From JENNIFER CHANCELLOR – World Scene Writer (Tulsaworld.com):
In a Tulsa World phone interview last week – his last public interview – Robert Wilson expressed joy about an impending return to his boyhood city, an Aug. 28 festival headlining show here and a following tour.
“I can’t wait to get back home,” Wilson said as he commented about the summer heat in California. “It’s hot here, but I’m cool. I hope everyone enjoys me when I get there. I want to entertain them – that’s what I do.”
That’s what Wilson had done with the Gap Band – brothers Charlie, Ronnie and Robert Wilson – since the funk trio formed in 1967.
The “Godfather of Bass Guitar,” Robert Wilson of the legendary Tulsa jazz and funk group the Gap Band, died Sunday in Palmdale, Calif. He was 53, confirmed his publicist and manager, Don Jackson.
Official cause of death is pending full autopsy results, his family confirmed in a phone call to the Tulsa World.
The Gap Band’s funky dance tunes and pop-sweetened ballads include “You Dropped A Bomb On Me,” “Shake,” “Going in Circles,” “Burn Rubber,” “I Don’t Believe You Want To Get Up And Dance (Oops)” and “Party Train.”
“My brother Robert was a bad boy on the bass,” stated brother and Gap Band lead vocalist Charlie Wilson on Monday in an e-mail. “We shared a bond as brothers, musicians and friends. I loved him and losing him is difficult for both Ronnie and I. The music world has lost a very talented man.”
Indeed, before age 20, Robert Wilson had played bass with some of the biggest names in music, including Eric Clapton and Billy Preston. His playing style influenced many, from Victor Wooten and Marcus Miller to R. Kelly, Keith Sweat, Ruff Endz, Guy and Aaron Hall. The Roots member ? uestlove (aka Ahmir Thompson) said on his Twitter social networking site: “My God … The youngest ‘Gap’ brother Robert Wilson passed away. He will be missed.”
His daughter wept when asked about her father’s legacies – family and music.
“I’m daddy’s little girl. What do you say when you lose the one person you really love?” said La’Tina Wilson, 28, during a phone call from Illinois on Monday. They still spoke to each other nearly every day, she said. She also named a son after him, who will be 10 months old this week.
She also admired her father as a musician. “He wasn’t a frontman, but when he picked up that bass, he was front and center and fully funkified. He stroked every note with as much love as he had for any of us.”
On Sunday, Robert Wilson’s family became concerned when they didn’t receive regular phone calls from him. A family friend found Robert Wilson’s body on Sunday afternoon in his Palmdale apartment, said Brenda Wilson, his wife of more than 27 years.
Funeral, burial and memorial details will be shared as they are set, she said.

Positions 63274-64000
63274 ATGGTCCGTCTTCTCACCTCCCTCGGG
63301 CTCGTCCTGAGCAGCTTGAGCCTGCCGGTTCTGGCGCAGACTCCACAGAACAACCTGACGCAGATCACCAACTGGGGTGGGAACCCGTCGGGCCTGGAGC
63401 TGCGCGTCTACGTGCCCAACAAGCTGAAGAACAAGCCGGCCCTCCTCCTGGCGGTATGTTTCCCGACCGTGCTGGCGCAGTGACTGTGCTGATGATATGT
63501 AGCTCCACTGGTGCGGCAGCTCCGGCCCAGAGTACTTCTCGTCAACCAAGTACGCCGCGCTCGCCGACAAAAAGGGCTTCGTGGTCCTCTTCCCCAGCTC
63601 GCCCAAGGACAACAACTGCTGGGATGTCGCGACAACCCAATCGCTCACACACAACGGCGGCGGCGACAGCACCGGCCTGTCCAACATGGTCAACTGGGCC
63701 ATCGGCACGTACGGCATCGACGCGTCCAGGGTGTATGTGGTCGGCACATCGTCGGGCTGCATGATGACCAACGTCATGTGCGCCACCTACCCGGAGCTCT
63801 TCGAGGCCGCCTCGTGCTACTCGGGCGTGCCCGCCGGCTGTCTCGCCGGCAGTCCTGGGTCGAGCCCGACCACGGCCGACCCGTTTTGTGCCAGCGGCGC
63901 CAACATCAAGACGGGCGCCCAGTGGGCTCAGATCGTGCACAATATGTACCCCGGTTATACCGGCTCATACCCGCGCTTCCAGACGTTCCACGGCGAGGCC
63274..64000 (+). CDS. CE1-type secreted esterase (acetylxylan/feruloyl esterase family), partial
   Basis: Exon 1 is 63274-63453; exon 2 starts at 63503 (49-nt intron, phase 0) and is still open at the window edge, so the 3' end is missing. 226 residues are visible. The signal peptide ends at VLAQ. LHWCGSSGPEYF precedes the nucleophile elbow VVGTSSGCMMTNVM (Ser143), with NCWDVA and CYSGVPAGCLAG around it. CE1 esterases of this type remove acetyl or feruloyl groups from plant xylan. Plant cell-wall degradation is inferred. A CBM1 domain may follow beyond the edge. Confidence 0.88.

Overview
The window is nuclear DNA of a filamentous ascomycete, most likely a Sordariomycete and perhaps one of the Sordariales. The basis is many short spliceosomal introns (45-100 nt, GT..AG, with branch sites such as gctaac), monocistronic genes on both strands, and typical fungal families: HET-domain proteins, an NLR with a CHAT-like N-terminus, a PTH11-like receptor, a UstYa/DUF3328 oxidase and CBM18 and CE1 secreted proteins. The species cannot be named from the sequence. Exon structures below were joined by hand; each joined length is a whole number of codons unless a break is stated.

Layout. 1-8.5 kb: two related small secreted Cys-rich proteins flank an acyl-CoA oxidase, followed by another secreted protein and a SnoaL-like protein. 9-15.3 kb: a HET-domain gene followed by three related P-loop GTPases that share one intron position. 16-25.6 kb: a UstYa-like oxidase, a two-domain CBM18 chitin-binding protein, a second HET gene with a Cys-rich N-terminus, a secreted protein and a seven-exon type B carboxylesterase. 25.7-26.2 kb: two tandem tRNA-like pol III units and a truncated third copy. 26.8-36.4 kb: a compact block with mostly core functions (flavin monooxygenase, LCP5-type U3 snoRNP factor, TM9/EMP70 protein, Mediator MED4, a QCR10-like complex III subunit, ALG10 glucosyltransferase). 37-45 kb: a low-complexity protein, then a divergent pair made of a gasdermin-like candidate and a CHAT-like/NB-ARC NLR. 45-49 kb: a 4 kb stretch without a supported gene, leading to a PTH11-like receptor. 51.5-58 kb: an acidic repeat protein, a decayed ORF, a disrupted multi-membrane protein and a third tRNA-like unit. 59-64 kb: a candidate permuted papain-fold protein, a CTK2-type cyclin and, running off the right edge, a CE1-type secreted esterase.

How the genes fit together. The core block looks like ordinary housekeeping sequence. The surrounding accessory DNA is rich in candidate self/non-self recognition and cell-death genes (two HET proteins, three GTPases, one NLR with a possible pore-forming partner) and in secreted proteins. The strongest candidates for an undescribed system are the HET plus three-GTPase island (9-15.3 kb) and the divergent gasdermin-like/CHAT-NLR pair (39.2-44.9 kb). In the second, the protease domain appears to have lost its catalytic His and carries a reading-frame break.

Robert Wilson was the son of Tulsa bishop O.W. Wilson and Irma Wilson, and brother to Charlie and Ronnie Wilson. All three siblings were raised in Tulsa. As a boy, Robert got his musical start playing drums, then guitar, then bass, in local churches.
In 1973, Tulsa Sound icon Leon Russell discovered the band. The trio was invited for a late-night jam at Russell’s Shelter Records studio (now Church Studio in Tulsa’s Pearl District). “We went,” said Charlie Wilson in a 1983 Tulsa Tribune interview. “And there was Leon. We played music until 2 p.m. the next day.”
The band joined Russell’s tour and worked on his “Stop all that Jazz” album, released in 1974. Russell also produced the Gap Band album, “Magician’s Holiday,” which floundered sales-wise but helped pave the group’s way for future success.
“I was famous at age 14,” Robert Wilson said last week, “but my brother Ronnie always took care of me.” Their parents supported their sons’ music endeavors, too, even inviting Russell over for catfish dinner.
The band of brothers originally was named the Greenwood Archer Pine Street Band. However, the name was shortened to help it better stand out on gig posters, Robert Wilson said last week.
Keyboardist and trumpet player Ronnie Wilson has since left the Gap Band to become a bishop, Robert Wilson said. Ronnie Wilson could not be reached for this story.
Charlie Wilson was nominated for two Grammy awards this year for best R&B solo album, “Uncle Charlie,” and best vocal performance for the tune “There Goes My Baby.”
Daughter Robin Wilson Suttice, 29, spoke of her father Monday during a phone interview. “I just talked to Daddy last week. … The last thing he said is he joked that he was ‘finally going to be a millionaire,’ ” she said with a laugh, then she broke into tears. “He did what he knew how to do. He was living his life as an entertainer. He loved his fans dearly. … I love my daddy for that.”
Her mother, Brenda Wilson, said she didn’t even know who the famous musician was when she first laid eyes on him nearly three decades ago at a music expo in Indianapolis. She soon became his biggest fan.
“I was 18,” she said. “He always said it was love at first sight,” although he had to get permission from her parents before they could even have a first date. By July 1983, however, the couple wed. “There was never a time since I met him when he wasn’t here for us.”